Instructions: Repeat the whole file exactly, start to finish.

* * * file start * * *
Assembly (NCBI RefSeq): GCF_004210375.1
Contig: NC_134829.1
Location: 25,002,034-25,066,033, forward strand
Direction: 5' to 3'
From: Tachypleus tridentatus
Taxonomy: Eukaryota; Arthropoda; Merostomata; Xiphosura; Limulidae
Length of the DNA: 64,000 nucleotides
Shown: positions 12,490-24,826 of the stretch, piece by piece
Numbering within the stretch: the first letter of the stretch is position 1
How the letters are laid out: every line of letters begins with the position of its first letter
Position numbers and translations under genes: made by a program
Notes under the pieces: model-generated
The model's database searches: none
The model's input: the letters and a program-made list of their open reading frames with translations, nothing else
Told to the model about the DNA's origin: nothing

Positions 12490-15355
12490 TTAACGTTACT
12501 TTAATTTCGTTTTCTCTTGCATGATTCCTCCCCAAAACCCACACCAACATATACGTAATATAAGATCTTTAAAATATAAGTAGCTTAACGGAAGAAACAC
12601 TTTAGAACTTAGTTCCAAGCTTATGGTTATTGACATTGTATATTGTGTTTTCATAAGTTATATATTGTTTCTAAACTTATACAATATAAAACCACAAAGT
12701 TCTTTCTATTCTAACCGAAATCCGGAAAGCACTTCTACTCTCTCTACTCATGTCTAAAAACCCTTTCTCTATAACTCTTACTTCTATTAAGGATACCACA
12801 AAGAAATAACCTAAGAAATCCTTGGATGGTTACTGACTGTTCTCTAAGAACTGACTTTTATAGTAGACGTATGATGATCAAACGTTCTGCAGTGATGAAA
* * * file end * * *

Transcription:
Assembly (NCBI RefSeq): GCF_004210375.1
Contig: NC_134829.1
Location: 25,002,034-25,066,033, forward strand
Direction: 5' to 3'
From: Tachypleus tridentatus
Taxonomy: Eukaryota; Arthropoda; Merostomata; Xiphosura; Limulidae
Length of the DNA: 64,000 nucleotides
Shown: positions 12,490-24,826 of the stretch, piece by piece
Numbering within the stretch: the first letter of the stretch is position 1
How the letters are laid out: every line of letters begins with the position of its first letter
Position numbers and translations under genes: made by a program
Notes under the pieces: model-generated
The model's database searches: none
The model's input: the letters and a program-made list of their open reading frames with translations, nothing else
Told to the model about the DNA's origin: nothing

Positions 12490-15355
12490 TTAACGTTACT
12501 TTAATTTCGTTTTCTCTTGCATGATTCCTCCCCAAAACCCACACCAACATATACGTAATATAAGATCTTTAAAATATAAGTAGCTTAACGGAAGAAACAC
12601 TTTAGAACTTAGTTCCAAGCTTATGGTTATTGACATTGTATATTGTGTTTTCATAAGTTATATATTGTTTCTAAACTTATACAATATAAAACCACAAAGT
12701 TCTTTCTATTCTAACCGAAATCCGGAAAGCACTTCTACTCTCTCTACTCATGTCTAAAAACCCTTTCTCTATAACTCTTACTTCTATTAAGGATACCACA
12801 AAGAAATAACCTAAGAAATCCTTGGATGGTTACTGACTGTTCTCTAAGAACTGACTTTTATAGTAGACGTATGATGATCAAACGTTCTGCAGTGATGAAA